TGFβ is a potent immune deviating agent, driving active forms of immune tolerance in peripheral tissues through effects on the induction and resolution of inflammatory responses and phenotype skewing in antigen-presenting cells and lymphocytes. The TGFβ content of seminal plasma from human, rodent and livestock species is amongst the highest measured in biological fluids. The seminal vesicle gland is the principal source of TGFβ in the semen of mice, where its synthesis is regulated by testosterone. At insemination, seminal TGFβ is deposited in the female tract and is activated by acidic vaginal pH, enzymes of male or female tract origin, or through cleavage-independent processes involving conformational change after interaction with epithelial cell docking proteins. Seminal TGFβ has been shown to be a principal stimulating agent in the post-coital inflammatory response, and is likely to be essential for induction of immune tolerance to seminal antigens. As well as preventing aberrant immunity to spermatozoa, these events are implicated in priming an appropriate female immune response to embryo implantation, since many seminal antigens are shared by the conceptus. The cascade of immunological events elicited by seminal TGFβ may therefore explain epidemiological observations linking acute and cumulative exposure to semen with successful placental development and pregnancy outcome. Depending on whether the female tract has evolved mechanisms to discriminate seminal antigens from opportunistic pathogens, there may be a detrimental cost of seminal TGFβ in inhibiting protective immunity to agents of sexually transmitted disease including HIV. A better understanding of the significance and role of TGFβ in semen will facilitate development of novel therapies for immune-based infertility disorders.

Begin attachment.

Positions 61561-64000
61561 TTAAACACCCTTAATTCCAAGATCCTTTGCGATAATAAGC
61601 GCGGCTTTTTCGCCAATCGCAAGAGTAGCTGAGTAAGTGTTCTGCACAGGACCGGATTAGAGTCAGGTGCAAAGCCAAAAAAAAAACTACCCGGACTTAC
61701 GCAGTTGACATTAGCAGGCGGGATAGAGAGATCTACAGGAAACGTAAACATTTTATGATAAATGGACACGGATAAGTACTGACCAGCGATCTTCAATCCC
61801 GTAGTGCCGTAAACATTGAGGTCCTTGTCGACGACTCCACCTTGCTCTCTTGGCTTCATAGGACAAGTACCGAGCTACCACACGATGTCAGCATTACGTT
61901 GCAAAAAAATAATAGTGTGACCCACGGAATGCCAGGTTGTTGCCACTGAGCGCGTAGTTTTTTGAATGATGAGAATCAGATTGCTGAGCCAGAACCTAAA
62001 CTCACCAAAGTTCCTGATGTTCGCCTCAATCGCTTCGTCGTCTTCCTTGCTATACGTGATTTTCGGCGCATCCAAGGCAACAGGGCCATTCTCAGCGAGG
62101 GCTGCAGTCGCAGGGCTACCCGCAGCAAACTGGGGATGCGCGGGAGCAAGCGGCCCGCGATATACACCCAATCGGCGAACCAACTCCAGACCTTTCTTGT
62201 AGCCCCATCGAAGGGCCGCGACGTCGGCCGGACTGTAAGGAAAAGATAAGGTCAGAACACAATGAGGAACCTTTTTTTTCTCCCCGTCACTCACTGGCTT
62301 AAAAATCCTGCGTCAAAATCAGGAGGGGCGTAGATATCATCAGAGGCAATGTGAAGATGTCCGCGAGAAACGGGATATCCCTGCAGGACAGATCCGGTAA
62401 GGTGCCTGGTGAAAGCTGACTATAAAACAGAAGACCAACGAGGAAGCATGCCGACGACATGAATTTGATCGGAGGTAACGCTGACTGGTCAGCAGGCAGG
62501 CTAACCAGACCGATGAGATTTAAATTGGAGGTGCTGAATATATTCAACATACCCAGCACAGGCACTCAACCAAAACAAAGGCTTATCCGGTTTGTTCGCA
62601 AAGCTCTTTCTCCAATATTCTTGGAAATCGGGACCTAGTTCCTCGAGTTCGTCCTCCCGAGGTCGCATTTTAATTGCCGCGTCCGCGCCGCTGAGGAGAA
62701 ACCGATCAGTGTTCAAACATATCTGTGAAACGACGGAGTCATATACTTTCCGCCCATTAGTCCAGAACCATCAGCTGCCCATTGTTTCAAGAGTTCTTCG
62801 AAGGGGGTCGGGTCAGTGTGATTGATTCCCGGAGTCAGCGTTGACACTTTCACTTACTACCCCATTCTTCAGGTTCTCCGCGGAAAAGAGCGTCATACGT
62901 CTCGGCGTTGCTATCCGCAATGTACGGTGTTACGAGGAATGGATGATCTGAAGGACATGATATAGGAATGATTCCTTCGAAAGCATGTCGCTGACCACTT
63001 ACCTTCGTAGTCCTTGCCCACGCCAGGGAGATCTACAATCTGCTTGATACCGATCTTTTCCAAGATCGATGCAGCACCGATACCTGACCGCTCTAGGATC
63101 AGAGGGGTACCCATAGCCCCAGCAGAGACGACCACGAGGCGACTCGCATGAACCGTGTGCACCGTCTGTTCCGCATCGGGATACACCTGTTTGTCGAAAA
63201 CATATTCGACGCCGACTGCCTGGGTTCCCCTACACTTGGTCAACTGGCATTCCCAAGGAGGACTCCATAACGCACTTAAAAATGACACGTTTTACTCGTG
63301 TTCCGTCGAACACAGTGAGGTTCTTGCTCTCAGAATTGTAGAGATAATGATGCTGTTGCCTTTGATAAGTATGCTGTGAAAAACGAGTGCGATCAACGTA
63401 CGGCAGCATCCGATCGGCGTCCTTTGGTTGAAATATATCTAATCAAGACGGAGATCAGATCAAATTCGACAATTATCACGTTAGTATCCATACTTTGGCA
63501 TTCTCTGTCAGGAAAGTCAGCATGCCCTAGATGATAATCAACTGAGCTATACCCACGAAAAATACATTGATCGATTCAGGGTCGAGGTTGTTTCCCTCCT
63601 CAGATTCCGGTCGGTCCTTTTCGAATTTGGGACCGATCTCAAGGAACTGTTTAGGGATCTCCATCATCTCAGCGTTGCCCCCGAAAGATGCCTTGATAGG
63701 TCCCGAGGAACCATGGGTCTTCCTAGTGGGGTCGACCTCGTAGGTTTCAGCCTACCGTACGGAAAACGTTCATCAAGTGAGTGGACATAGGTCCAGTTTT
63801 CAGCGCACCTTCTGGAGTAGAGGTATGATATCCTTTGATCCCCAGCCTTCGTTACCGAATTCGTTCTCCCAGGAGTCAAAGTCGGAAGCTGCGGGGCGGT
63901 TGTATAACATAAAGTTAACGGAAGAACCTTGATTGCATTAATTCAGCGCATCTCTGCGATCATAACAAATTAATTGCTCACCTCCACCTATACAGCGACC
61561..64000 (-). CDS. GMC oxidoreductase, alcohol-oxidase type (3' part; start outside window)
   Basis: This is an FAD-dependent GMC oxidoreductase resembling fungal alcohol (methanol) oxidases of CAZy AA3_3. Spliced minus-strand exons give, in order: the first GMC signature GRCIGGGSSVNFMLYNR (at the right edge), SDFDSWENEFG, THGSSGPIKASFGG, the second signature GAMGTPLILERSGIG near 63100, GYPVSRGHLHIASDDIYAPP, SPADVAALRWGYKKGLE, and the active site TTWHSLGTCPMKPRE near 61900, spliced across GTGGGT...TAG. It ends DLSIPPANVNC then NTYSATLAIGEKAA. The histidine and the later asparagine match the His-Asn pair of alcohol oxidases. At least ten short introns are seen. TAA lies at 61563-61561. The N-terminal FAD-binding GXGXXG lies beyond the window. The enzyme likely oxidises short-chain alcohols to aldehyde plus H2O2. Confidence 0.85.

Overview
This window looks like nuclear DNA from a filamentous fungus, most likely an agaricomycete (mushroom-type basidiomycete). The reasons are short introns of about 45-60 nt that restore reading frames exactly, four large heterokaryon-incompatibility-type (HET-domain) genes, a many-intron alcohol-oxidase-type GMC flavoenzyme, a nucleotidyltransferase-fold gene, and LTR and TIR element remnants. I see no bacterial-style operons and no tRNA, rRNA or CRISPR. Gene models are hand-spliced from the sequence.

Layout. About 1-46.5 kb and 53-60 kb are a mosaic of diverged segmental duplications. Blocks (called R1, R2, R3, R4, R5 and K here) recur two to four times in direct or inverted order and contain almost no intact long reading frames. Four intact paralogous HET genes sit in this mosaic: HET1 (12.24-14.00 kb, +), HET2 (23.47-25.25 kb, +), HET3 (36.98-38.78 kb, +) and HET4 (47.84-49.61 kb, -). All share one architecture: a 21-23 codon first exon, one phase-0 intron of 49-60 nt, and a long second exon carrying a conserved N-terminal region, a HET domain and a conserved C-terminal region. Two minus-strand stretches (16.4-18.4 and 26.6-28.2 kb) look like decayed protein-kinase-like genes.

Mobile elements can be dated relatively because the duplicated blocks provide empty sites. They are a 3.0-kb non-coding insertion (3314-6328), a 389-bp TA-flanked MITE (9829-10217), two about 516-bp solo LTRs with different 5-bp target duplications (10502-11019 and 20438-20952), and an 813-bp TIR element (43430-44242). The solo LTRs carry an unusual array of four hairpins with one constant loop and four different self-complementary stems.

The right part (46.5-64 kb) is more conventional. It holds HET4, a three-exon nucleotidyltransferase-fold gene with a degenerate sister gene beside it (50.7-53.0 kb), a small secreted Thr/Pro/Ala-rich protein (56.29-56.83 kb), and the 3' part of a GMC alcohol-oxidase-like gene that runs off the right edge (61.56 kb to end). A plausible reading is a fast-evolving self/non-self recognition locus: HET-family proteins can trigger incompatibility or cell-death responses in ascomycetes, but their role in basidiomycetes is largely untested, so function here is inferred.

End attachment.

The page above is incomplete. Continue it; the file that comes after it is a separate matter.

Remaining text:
- Seminal plasma